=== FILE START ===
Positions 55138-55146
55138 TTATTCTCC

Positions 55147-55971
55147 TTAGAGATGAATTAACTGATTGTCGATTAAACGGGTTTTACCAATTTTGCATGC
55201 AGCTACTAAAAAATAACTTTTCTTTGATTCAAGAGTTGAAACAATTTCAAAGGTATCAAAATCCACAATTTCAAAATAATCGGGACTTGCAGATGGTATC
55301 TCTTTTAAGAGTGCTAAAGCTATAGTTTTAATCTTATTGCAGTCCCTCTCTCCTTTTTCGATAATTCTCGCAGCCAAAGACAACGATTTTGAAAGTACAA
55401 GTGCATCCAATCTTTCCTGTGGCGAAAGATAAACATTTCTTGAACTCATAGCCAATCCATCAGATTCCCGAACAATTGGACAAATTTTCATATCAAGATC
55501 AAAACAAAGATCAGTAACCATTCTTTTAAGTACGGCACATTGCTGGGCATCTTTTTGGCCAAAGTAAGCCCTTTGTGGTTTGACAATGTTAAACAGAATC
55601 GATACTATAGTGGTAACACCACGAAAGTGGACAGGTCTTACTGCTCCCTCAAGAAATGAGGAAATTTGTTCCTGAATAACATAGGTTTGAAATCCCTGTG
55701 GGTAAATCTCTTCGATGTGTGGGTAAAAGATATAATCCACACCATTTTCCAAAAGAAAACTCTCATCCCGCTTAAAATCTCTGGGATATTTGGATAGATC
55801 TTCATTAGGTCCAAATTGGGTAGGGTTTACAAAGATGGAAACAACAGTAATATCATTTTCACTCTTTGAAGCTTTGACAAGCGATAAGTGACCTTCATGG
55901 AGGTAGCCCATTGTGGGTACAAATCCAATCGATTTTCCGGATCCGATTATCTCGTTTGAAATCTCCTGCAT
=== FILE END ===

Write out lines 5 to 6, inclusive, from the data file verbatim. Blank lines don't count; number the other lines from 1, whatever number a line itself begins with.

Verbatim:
55201 AGCTACTAAAAAATAACTTTTCTTTGATTCAAGAGTTGAAACAATTTCAAAGGTATCAAAATCCACAATTTCAAAATAATCGGGACTTGCAGATGGTATC
55301 TCTTTTAAGAGTGCTAAAGCTATAGTTTTAATCTTATTGCAGTCCCTCTCTCCTTTTTCGATAATTCTCGCAGCCAAAGACAACGATTTTGAAAGTACAA